Monaco judiciary missing two key players ahead of 2022-23 session

Monaco’s magistrates ended their 2021-22 session with a number of transfers and departures, including the two key positions of President of the Court of Appeal and the Attorney General.

The judiciary of Monaco met on Tuesday 4th October to end one judicial year as well as open the next.

The day started with a mass at the Cathedral of Monaco, which gave the participants a chance to reflect on the year and the strides made. The reform of many civil procedures marked the last session, and have made carrying out justice more efficient, modern and fast. Criminal procedure reforms are still being discussed and will carry over in 2022-23.

The judicial has cause to be proud of their last year’s work, which included integrating a new law which makes sexual assault a crime, explicitly defining what consent means and clarifying that violence, coercion, and surprise fall into the non-consent category. The law also protects minors, noting that consent cannot be given by any child under 13 years of age.

The acknowledgment of these important steps then turned to talk of the need to appoint people to two key positions, namely, President of the Court of Appeal and the Attorney General.

As for the President, “Brigitte Grinda-Gambarini, First President, who presided over this solemn back-to-school audience for 10 years, was admitted, at her request, to assert her rights to early retirement as of 15thJuly last,” said adviser Françoise Carracha, the acting President, according to a report by Monaco Matin.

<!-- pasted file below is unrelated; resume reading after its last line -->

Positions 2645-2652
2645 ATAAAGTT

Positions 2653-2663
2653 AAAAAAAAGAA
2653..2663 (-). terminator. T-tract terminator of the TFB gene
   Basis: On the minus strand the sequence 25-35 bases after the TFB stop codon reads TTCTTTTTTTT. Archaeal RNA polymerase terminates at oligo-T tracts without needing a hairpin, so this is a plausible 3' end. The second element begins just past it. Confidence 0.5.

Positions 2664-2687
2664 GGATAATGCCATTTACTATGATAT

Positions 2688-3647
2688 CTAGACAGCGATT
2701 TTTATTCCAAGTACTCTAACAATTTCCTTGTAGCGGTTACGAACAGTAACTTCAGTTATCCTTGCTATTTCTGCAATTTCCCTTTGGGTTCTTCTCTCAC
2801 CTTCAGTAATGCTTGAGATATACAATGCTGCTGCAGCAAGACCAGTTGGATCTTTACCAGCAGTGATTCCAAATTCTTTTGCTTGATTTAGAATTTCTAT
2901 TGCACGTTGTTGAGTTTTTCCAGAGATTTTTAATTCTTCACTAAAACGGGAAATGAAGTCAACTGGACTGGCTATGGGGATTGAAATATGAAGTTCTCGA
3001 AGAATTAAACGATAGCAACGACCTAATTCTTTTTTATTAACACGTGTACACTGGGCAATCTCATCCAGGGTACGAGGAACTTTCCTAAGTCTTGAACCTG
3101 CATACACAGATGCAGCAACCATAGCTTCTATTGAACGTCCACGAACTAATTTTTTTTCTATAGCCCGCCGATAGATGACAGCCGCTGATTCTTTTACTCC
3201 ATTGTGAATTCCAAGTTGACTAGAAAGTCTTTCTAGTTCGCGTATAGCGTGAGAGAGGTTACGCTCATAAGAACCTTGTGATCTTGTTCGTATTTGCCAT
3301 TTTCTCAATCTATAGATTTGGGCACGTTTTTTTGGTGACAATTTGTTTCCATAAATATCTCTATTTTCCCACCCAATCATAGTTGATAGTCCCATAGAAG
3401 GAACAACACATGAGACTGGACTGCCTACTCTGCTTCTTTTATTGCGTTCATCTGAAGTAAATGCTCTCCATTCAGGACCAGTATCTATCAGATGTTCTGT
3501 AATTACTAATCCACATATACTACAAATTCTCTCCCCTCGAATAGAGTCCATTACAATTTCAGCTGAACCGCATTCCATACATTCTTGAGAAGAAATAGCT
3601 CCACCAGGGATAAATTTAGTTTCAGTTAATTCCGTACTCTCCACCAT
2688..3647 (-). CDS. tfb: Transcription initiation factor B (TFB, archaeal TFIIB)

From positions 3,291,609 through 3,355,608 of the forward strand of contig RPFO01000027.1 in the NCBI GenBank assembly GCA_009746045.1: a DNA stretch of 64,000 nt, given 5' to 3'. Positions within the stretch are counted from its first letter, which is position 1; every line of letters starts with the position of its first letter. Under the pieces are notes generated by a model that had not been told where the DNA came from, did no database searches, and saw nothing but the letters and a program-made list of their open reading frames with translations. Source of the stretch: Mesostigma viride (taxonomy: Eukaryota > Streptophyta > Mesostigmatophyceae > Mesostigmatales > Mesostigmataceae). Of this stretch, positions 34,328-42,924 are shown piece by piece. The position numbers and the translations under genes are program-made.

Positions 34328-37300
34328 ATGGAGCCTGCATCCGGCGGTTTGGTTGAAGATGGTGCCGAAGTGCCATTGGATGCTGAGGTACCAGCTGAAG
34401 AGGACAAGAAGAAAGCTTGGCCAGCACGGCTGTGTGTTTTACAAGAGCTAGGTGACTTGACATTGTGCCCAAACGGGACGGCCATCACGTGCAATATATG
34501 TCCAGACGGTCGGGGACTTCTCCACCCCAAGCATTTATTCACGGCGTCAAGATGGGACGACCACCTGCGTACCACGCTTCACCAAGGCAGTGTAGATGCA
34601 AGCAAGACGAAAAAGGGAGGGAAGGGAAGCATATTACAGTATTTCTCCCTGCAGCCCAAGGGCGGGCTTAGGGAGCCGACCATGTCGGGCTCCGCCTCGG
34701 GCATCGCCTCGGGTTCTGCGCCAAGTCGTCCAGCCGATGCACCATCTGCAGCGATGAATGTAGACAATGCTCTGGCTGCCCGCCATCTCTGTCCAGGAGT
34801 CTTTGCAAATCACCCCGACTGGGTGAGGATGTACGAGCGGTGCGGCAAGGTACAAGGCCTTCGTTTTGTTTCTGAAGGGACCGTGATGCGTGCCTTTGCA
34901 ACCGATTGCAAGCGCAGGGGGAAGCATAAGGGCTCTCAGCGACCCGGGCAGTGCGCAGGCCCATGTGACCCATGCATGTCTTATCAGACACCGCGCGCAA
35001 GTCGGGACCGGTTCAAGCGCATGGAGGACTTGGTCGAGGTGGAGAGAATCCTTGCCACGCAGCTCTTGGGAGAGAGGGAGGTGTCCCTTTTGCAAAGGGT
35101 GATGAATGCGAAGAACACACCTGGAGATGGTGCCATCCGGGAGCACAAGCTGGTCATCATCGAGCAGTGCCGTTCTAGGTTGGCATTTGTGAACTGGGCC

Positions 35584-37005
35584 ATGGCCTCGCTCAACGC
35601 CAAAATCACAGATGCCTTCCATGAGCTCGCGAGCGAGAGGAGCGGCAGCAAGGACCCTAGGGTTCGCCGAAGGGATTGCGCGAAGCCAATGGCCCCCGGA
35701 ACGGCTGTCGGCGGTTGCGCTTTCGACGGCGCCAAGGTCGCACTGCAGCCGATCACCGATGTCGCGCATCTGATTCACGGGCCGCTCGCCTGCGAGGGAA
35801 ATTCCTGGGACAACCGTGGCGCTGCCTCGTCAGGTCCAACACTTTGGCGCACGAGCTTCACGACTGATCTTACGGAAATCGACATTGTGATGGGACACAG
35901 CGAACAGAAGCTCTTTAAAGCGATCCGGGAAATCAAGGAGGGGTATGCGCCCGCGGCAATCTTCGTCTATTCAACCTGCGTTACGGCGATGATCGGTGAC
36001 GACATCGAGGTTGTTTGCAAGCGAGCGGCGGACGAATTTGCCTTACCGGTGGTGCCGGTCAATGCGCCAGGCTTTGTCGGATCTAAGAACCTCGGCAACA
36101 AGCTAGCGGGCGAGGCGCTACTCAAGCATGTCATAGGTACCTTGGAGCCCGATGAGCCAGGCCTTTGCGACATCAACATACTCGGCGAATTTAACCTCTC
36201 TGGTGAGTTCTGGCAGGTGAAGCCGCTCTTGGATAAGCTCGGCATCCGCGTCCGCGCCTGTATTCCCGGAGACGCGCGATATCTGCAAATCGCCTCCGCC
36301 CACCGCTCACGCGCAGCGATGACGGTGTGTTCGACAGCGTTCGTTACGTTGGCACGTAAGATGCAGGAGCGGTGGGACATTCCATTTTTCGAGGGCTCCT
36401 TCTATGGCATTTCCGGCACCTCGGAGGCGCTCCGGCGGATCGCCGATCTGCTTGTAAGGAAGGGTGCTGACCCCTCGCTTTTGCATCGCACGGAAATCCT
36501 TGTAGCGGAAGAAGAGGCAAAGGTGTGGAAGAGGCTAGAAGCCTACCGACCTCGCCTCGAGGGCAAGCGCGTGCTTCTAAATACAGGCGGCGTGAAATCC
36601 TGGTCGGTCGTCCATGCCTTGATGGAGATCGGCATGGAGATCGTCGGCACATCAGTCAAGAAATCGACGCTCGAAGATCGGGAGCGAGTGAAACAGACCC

Attorney General Sylvie Petit-Leclair resigned on 26th May after four years in the position when she was appointed Secretary of State for Justice, replacing Robert Gelli.

Sylvie Petit-Leclair confided this summer, during an interview granted to Monaco-Matin that, “I will ensure that people recruited are really the right people to perform duties in Monaco. The First President will necessarily be someone who is a good lawyer but also an organiser. The Court of Appeal must be operated and organised with new and modern practices. I will look for the rare pearl.”

New Attorney General appointment pending

Whilst finding the “pearl” may take time, the assumption out of the judiciary is that the appointment of a new Attorney General will be sooner rather than later, though no firm timeline has been given. For now, Julien Pronier, First Deputy, has been responsible for assuming the role of Acting Attorney General and will do so until Monday, when the task will be passed on to Olivier Zamphiroff.

The Acting Attorney General spoke of departures from the General Prosecutor’s Office. Of Alexia Brianti, he noted her moves, saying she was a “general substitute who became a judge at the Court of First Instance”, and Cyrielle Colle, “first substitute for the Attorney General who became a justice of the peace.” He also mentioned Olivier Zamphiroff, Deputy Attorney General whose secondment had come to an end. Faithful to Sylvie Petit-Leclair, he was appointed adviser to the Secretary of State for Justice, alongside Richard Dubant.

Judicial year in review

The day also gave the judiciary a chance to compare figures compared to the previous year. Of note is that the number of narcotics cases dropped significantly from 110 in 2020-21 to 69 in 2021-22, though drink-driving skyrocketed from 44 to 101 in the same time period.

The number of people jailed remained steady, with 63 in 2021-22, only two less than the previous year, and 18 decisions were rendered by the Supreme Court versus 26 the year prior.

The court had 74 reports opened for criminal proceedings, including 19 money laundering charges, and they made 44 civil judgements and 30 criminal ones this last year at the Court of Revision, with 127 civil matters and 27 correctional ones made at the Court of Appeal.


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